VII) West, Elliott.  “Reconstructing Race,” in The Essential West: Collected Essays.  Norman: University of Oklahoma Press, 2012, 100-126.

VIII) Jacoby, Karl.  “Introduction,” and “Epilogue,” in Shadows at Dawn: A Borderlands Massacre and the Violence of History (New York: The Penguin Press, 2008), 1-7 (291-92), and 273-78 (320-21)

Books: Deverell, Whitewashed Adobe; Adams, Education for Extinction, Foley, White Scourge; Luebke, ed., European Immigrants in the American West; Matsumoto, Farming the Home Place; Casas, Married to a Daughter of the Land; Broussard, Black San Francisco; Monroy, Rebirth; Gregory, American Exodus; Gutierrez, Walls and Mirrors; Whitaker, Race Work.

WK 15: DEC 2:

  1. WESTERN CULTURES, III: NEW INDIAN HISTORIES, & LABOR
  2. HISTORIOGRAPHY PRESENTATIONS, GROUP C
  1. I) Blackhawk, Ned. “Introduction: The Indigenous Body in Pain,” and “Epilogue: Born on the Fourth of July, or Narrating Nevadan Indian Histories,” in Violence Over the Land: Indians and Empires in the Early American West. Cambridge, Mass.: Harvard University Press, 2006, 1-15 (301-04), and 267-93 (352-57).
  1. II) West, Elliott. “Called-Out People: The Cheyennes and the Western Plains,” in The Essential West: Collected Essays (Norman: University of Oklahoma Press, 2012), 57-77.

III) Adams, David Wallace.  “Classroom,” in Education for Extinction: American Indians and the Boarding School Experience, 1875-1928.  Lawrence: University Press of Kansas, 1995: 136-163 (339 and 363-367).

  1. IV) 89. DeLay, Brian. “Introduction: A Little Door,” in War of a Thousand Deserts: Indian Raids and the US-Mexican War. New Haven: Yale University Press, 2008, xiii-xxi.
  1. V) Hämäläinen, Pekka. “Introduction: Reversed Colonialism,” in The Comanche Empire. New Haven: Yale University Press, 2008, 1-17.
  1. VI) Bauer, William. “Round Valley Indians and Mendocino County’s Hop Industry, 1875-1929,” in “We Were All Migrant Workers”: Work, Community and Memory on California’s Round Valley Reservation, 1850-1941 (forthcoming, Chapel Hill: University of North Carolina Press, 2009).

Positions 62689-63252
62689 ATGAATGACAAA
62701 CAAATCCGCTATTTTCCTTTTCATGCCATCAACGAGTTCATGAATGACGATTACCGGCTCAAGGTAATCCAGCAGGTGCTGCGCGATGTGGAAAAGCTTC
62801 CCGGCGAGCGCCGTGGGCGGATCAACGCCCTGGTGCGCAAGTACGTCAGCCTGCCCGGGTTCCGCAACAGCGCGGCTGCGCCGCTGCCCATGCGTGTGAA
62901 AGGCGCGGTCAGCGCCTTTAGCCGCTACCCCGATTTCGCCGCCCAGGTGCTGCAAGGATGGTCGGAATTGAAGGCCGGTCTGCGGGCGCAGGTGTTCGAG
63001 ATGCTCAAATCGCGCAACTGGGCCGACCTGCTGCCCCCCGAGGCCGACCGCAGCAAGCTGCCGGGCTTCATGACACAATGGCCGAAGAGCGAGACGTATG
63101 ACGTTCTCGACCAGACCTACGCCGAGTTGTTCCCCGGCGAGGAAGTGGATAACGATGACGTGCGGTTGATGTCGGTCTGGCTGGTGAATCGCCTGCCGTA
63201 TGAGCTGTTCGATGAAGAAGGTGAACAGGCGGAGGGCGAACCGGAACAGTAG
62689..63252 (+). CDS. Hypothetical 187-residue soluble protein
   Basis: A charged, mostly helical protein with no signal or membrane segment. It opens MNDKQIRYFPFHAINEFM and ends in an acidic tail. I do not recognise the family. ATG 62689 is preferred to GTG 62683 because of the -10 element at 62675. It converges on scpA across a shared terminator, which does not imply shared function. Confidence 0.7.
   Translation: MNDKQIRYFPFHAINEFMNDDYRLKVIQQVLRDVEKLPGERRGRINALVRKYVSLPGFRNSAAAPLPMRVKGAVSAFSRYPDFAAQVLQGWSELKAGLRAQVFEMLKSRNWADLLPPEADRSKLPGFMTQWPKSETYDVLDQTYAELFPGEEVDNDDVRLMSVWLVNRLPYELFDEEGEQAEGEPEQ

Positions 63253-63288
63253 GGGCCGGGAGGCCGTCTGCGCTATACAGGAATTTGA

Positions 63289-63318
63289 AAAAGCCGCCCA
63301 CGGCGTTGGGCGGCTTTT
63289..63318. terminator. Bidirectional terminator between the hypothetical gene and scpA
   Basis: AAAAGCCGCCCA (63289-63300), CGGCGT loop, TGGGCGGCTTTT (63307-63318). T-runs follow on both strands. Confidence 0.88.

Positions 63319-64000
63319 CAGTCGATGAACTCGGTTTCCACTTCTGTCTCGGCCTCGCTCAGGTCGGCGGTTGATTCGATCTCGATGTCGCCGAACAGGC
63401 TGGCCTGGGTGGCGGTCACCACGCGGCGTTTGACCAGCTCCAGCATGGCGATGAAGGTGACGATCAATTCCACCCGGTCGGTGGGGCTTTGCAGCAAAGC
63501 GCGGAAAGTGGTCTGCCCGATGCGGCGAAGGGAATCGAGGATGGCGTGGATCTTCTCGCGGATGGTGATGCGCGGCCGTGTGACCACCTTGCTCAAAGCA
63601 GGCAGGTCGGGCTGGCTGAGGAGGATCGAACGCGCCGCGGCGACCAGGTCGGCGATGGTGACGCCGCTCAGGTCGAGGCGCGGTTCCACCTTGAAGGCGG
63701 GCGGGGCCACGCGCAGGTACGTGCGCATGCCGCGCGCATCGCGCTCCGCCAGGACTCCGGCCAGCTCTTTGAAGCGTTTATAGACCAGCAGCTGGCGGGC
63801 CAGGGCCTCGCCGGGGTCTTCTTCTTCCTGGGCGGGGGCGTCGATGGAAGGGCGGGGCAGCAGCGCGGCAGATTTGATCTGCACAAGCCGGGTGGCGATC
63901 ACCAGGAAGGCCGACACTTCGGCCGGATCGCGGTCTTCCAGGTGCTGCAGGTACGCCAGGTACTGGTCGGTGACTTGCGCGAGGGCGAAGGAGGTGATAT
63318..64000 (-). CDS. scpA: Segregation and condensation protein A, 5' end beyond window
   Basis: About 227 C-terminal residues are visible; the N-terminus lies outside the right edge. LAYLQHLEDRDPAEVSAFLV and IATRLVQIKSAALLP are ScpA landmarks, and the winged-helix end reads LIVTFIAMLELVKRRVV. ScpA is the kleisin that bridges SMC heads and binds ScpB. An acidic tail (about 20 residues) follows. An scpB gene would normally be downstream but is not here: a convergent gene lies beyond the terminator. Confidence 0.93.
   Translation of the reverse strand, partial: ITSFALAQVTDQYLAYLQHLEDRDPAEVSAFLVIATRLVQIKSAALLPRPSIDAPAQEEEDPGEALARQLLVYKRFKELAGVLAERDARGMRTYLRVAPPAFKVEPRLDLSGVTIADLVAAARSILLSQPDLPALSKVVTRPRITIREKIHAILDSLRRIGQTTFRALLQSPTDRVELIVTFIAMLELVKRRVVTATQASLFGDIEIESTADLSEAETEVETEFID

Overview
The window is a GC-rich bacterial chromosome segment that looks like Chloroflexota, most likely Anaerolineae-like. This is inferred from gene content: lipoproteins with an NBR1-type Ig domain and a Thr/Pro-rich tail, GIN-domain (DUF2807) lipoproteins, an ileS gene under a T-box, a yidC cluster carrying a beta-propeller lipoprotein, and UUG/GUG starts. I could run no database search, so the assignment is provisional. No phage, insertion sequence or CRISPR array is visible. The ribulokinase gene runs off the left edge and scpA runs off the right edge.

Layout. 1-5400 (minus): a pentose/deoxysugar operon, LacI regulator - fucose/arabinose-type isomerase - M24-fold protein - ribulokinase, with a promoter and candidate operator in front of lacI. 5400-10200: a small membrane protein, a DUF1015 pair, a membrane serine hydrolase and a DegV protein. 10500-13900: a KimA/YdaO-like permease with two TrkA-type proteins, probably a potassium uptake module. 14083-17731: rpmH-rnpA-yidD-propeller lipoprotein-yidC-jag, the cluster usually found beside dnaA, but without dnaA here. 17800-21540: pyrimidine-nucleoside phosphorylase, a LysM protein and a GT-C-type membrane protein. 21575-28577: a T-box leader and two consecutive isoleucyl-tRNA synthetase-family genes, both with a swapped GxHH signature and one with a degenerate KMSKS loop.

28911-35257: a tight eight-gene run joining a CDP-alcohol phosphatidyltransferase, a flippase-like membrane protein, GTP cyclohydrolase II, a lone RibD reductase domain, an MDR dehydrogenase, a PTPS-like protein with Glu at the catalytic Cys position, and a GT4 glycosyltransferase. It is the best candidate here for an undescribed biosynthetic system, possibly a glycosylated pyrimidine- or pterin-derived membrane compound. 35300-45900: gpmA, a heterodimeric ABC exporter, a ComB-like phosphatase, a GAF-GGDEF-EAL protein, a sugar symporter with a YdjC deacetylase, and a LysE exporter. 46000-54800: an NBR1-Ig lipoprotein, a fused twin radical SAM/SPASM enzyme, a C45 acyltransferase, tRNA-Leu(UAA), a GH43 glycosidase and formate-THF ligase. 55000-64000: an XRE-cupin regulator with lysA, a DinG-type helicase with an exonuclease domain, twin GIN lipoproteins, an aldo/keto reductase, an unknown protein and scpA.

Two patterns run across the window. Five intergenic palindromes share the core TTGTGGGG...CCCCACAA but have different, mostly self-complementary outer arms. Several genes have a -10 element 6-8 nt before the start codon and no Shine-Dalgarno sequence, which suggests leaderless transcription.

Supplemental Reading:

West, Elliott. “Introduction,” “Prologue: A Scrap and a Panic,” and “Epilogue: Stories in the Teeth of Life,” The Contested Plains: Indians, Goldseekers, and the Rush to Colorado.  Lawrence: University Press of Kansas, 1998: xv-xiv (339), 1-14, (339-340), 317-337 (379-381).

Rollings, Willard H., “Osage Hegemony on the Prairie Plains,” in Unaffected by the Gospel: Osage resistance to the Christain Invasion, 1673-1906: A Cultural Victory. Albuquerque: University of New Mexico Press, 2004: 23-44 (194-198).

Books:

West, The Contested Plains; Rollings, Unaffected by the Gospel; Hoxie, Parading Through History; Bauer, “We Were All Migrant Workers”; Deloria, Philip J.  Indians in Unexpected Places; and Playing Indian; Blackhawk, Violence Over the Land; Hämäläinen, The Comanche Empire; DeLay, War of a Thousand Deserts; Yarbrough, Race and the Cherokee Nation; Metcalf, Termination’s Legacy; Piker, The Four Deaths of Acorn Whistler. 

WK 16: FINALS WEEK: DECEMBER 9:

  1. NEWEST WESTS, (2004, & 2010-2013
  2. HISTORIOGRAPHY PRESENTATIONS, GROUP D
  1. I) Wrobel, David, ed. The Historian, Special Issue, “The West Enters the Twenty-First Century: Appraisals on the State of the Field,” 66 (Fall 2004).
  1. II) West, Elliott. “Lewis and Park; Or, Why It Matters That the West’s Most Famous Explorers Didn’t Get Sick (or at Least Not Really Sick),” in The Essential West: Collected Essays (Norman: University of Oklahoma Press, 2012), 15-43.

III) Your top article or essay, 2010-13